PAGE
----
Even the shortest motor to a new harbor can become a harrowing experience when thick folds of fog blanket the water. Visibility is limited to the bow and the cool mist condenses on your face and clothes as if you were standing in a downpour. Sound travels clearly in sharp contrast to the murk. It feels like traveling back to a time when navigation was always by dead reckoning with out navigation buoys and many boats were lost.

Erik and I could see the fog was lifting and decided it was safe to motor a mile or two to Five Islands Harbor. Preparing for the unexpected, we charted our short route, deployed the radar reflector, and opened up the manual fog horn that looks like a New Years party favor.

Skinny is too generous a term to describe the path we took down Little Sheepscot River towards Five Islands. We knew there was rock on both sides and all we had to do was stay in the middle of the channel and look for the red nun buoys. Ha! As we rounded the first buoy and entered the channel everything disappeared and we felt like the only people alive in the world. Silently boats on mooring balls faded into view astonishingly close to our bow.

Quickly, we turned on our radar and began to blow long blasts on the party horn to alert any nearby vessel that we were coming through. Luckily the channel was so narrow, we could see both sides and maintain a heading right down the center. This strategy worked until we passed the last day marker which marked the northern entrance to Five Islands Harbor.

“That channel looks too narrow and shallow!” I said even though my charts indicated there should be 10 feet at mean low water. Did I mention we were at slack low tide when all the depths are smallest? I was navigating and decided not to trust the charts and we continued past watching the daymark disappear in to the gloom. Was I mistaken? Now we were on our own-no time to re-chart our course, we used the GPS and our Waterproof chart and slowly followed the contour of the ledge island that separated us from a safe harbor.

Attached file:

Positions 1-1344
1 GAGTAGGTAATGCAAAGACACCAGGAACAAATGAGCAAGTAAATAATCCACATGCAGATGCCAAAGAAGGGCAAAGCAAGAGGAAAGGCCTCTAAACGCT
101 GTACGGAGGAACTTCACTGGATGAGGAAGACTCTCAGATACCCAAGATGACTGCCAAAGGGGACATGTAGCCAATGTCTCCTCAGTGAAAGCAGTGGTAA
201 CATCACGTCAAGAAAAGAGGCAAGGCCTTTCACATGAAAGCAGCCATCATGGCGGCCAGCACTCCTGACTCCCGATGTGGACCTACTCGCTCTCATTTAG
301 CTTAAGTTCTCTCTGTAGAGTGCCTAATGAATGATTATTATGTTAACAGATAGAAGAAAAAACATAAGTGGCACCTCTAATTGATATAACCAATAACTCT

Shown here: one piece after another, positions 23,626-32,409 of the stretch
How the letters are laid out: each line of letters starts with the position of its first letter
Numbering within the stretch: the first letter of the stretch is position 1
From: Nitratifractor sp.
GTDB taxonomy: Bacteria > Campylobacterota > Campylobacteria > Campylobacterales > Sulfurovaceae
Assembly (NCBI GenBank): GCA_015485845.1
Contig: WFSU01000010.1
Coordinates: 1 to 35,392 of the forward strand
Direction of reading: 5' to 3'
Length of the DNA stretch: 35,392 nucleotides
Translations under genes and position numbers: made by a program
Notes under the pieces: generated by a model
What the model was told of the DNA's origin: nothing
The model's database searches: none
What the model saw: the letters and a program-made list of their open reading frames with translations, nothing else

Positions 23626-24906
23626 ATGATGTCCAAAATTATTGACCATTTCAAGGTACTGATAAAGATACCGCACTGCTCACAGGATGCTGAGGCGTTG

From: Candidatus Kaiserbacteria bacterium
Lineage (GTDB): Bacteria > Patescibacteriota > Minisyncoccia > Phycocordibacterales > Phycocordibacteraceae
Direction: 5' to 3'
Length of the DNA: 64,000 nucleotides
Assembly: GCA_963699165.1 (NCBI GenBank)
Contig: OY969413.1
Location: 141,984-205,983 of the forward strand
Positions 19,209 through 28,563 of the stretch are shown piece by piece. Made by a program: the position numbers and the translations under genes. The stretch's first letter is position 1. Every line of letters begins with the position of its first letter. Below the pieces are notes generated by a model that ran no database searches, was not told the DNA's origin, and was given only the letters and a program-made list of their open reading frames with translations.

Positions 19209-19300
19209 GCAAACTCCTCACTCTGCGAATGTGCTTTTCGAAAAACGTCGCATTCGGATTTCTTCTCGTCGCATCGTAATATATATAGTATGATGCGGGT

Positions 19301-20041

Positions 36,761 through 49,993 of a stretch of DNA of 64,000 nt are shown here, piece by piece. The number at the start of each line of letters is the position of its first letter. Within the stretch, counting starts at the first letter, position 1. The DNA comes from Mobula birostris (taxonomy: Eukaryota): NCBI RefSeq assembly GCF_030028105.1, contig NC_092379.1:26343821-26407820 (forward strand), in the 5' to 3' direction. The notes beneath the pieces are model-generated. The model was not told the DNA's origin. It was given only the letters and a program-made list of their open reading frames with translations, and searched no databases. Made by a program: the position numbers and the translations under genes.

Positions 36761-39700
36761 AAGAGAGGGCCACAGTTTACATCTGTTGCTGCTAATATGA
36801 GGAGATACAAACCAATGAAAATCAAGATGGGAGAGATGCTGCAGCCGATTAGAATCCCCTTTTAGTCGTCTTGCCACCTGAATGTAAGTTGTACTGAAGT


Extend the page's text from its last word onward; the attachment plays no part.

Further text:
No margin for error with these rocks and ledges, we had to find the next green buoy and turn in before it. Of course, my mind knew this was impossible because we couldn’t see the buoys or daymarks until they were along side our ¬†boat-how could we turn before it? We inched along, alternating neutral and first gear to maintain a snail’s pace in case we hit anything and kept blowing the horn.

Diesel engines came and went as local lobstermen tended their traps. They know these waters and I wanted to shout out to them, “Are we on the right heading to enter Five Islands Harbor?” But I knew they wouldn’t hear me over their own engine noise let alone ours. We were alone, inching along Turnip Island.

Slowly a dark hulled lobster boat appeared out of the gloom and seemed to mark the tiny entrance to our harbor. At first I worried we would need to divert our course to avoid him, but then we noticed the boat was on a mooring and simultaneously we saw the green bouy marking the southern most entrance and we were saved!

Erik is pointing to the daymark marking the north entrance we opted not to use.

Erik in fog at Five Islands


Today the fog is gone and sunny skies remind us of why we love sailing the coast of Maine in summer. Memories of fog drift to the back reaches of our brains ready to be pulled out again the next morning we find ourselves enveloped in cool white mist.